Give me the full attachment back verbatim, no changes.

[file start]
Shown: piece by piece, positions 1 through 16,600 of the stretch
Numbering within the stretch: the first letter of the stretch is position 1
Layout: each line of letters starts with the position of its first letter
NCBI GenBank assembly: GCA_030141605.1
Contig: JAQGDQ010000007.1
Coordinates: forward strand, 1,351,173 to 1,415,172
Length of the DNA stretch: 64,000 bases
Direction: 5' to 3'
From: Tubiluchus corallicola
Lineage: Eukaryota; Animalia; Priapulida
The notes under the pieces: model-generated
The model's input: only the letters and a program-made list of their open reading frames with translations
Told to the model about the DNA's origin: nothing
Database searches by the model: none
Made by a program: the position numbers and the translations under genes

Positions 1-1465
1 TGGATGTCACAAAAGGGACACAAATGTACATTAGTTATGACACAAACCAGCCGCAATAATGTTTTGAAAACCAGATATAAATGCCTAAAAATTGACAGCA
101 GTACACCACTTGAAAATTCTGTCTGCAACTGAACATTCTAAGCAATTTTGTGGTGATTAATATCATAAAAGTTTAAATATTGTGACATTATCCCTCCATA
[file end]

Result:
Shown: piece by piece, positions 1 through 16,600 of the stretch
Numbering within the stretch: the first letter of the stretch is position 1
Layout: each line of letters starts with the position of its first letter
NCBI GenBank assembly: GCA_030141605.1
Contig: JAQGDQ010000007.1
Coordinates: forward strand, 1,351,173 to 1,415,172
Length of the DNA stretch: 64,000 bases
Direction: 5' to 3'
From: Tubiluchus corallicola
Lineage: Eukaryota; Animalia; Priapulida
The notes under the pieces: model-generated
The model's input: only the letters and a program-made list of their open reading frames with translations
Told to the model about the DNA's origin: nothing
Database searches by the model: none
Made by a program: the position numbers and the translations under genes

Positions 1-1465
1 TGGATGTCACAAAAGGGACACAAATGTACATTAGTTATGACACAAACCAGCCGCAATAATGTTTTGAAAACCAGATATAAATGCCTAAAAATTGACAGCA
101 GTACACCACTTGAAAATTCTGTCTGCAACTGAACATTCTAAGCAATTTTGTGGTGATTAATATCATAAAAGTTTAAATATTGTGACATTATCCCTCCATA